‘John Montague is virtually Ireland’s poet laureate. His best poems are all autobiographical . . . Splinter-sharp, they go straight to the heart and catch in the memory like burrs.’
— John Carey, The Sunday Times.
John Montague has been long esteemed, in Ireland and abroad, as the maker of poems and books which have assumed iconic status. Titles and phrases from them have entered the lexicon of the nation.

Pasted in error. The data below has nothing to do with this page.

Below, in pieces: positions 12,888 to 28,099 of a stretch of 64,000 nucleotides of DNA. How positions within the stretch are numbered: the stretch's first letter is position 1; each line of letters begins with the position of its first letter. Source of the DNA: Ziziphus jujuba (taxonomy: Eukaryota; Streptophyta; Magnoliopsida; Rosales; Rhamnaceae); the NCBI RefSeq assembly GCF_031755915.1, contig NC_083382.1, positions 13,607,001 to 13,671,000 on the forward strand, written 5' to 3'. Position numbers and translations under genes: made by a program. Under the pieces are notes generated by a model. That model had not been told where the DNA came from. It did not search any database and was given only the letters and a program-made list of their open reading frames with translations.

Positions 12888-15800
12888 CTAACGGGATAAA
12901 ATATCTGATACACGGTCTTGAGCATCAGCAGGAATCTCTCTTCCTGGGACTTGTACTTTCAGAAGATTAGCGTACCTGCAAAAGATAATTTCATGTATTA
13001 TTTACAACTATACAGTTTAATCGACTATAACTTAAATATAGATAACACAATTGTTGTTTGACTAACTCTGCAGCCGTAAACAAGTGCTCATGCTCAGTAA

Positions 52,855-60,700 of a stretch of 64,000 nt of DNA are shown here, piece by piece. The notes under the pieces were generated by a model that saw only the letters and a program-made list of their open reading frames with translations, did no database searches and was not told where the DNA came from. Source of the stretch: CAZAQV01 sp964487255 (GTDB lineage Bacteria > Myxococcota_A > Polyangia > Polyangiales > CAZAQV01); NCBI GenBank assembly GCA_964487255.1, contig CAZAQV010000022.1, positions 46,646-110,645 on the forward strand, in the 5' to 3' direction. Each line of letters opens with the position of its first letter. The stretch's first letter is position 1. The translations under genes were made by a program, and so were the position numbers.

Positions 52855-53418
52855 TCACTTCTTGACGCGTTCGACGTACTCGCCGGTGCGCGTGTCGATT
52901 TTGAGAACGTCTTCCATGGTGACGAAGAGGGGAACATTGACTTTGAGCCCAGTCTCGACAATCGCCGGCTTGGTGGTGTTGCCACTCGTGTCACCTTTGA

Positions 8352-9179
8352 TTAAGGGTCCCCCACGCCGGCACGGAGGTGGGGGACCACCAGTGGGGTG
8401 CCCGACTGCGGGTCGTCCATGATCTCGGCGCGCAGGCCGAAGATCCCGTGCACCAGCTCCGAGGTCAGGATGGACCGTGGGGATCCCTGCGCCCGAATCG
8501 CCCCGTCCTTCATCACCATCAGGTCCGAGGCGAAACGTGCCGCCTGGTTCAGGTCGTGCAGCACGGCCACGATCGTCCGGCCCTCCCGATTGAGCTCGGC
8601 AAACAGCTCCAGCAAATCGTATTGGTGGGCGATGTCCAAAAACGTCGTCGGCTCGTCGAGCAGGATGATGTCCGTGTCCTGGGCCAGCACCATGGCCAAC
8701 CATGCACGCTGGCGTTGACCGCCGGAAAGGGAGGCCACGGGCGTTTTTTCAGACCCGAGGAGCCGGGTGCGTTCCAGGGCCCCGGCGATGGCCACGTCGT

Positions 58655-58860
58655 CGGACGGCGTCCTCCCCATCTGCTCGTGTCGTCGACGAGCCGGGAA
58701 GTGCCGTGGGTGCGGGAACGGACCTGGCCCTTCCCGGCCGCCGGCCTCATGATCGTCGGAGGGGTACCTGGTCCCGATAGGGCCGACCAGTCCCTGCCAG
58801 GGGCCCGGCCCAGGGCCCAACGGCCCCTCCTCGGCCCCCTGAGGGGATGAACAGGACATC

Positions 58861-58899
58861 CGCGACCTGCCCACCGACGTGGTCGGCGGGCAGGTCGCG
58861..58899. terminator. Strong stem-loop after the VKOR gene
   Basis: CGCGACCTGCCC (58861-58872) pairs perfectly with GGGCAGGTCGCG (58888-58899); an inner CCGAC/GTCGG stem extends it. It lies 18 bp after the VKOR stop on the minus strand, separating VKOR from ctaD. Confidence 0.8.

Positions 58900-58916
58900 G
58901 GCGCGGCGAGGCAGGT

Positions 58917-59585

New Collected Poems opens with three major ‘orchestrations’, The Rough Field (1972), The Great Cloak (1978) and The Dead Kingdom (1984) which sound the notes of his enduring themes and concerns. They are followed by exquisite lyrics and two sequences, Time in Armagh(1993) and Border Sick Call (1995) which, with characteristic sweep, remember and take stock of a familiar civilization. Also included are translations from Irish and the flourish of three more recent collections, Smashing the Piano (1999), Drunken Sailor (2004) and Speech Lessons(2011). Reprising earlier topics these culminate in a compendium of memories, ‘In My Grandfather’s Mansion’. At last, all John Montague’s circling achieves a return. The book’s arrangement reflects the pattern of a lifetime’s dedication: part self-portrait, it is even more a ‘landscape with figures’ — and it has more than ever the look of a masterpiece.